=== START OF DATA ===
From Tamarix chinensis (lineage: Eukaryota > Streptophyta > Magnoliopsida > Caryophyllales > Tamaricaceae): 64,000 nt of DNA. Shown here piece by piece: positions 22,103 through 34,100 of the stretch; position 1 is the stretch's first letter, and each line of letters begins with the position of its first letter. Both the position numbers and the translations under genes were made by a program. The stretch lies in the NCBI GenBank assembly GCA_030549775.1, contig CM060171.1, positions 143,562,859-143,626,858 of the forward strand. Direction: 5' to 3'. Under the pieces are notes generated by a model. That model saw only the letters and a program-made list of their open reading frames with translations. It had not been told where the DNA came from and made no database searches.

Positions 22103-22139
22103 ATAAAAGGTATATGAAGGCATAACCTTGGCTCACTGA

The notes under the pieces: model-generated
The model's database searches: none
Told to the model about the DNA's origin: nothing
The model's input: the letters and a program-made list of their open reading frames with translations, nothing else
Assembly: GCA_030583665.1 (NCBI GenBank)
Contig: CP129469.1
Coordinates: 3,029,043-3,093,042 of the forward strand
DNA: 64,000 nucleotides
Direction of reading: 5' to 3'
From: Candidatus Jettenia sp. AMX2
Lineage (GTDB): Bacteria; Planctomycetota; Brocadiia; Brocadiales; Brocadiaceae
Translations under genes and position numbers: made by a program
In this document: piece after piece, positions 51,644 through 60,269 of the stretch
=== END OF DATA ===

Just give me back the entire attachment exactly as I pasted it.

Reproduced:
From Tamarix chinensis (lineage: Eukaryota > Streptophyta > Magnoliopsida > Caryophyllales > Tamaricaceae): 64,000 nt of DNA. Shown here piece by piece: positions 22,103 through 34,100 of the stretch; position 1 is the stretch's first letter, and each line of letters begins with the position of its first letter. Both the position numbers and the translations under genes were made by a program. The stretch lies in the NCBI GenBank assembly GCA_030549775.1, contig CM060171.1, positions 143,562,859-143,626,858 of the forward strand. Direction: 5' to 3'. Under the pieces are notes generated by a model. That model saw only the letters and a program-made list of their open reading frames with translations. It had not been told where the DNA came from and made no database searches.

Positions 22103-22139
22103 ATAAAAGGTATATGAAGGCATAACCTTGGCTCACTGA

The notes under the pieces: model-generated
The model's database searches: none
Told to the model about the DNA's origin: nothing
The model's input: the letters and a program-made list of their open reading frames with translations, nothing else
Assembly: GCA_030583665.1 (NCBI GenBank)
Contig: CP129469.1
Coordinates: 3,029,043-3,093,042 of the forward strand
DNA: 64,000 nucleotides
Direction of reading: 5' to 3'
From: Candidatus Jettenia sp. AMX2
Lineage (GTDB): Bacteria; Planctomycetota; Brocadiia; Brocadiales; Brocadiaceae
Translations under genes and position numbers: made by a program
In this document: piece after piece, positions 51,644 through 60,269 of the stretch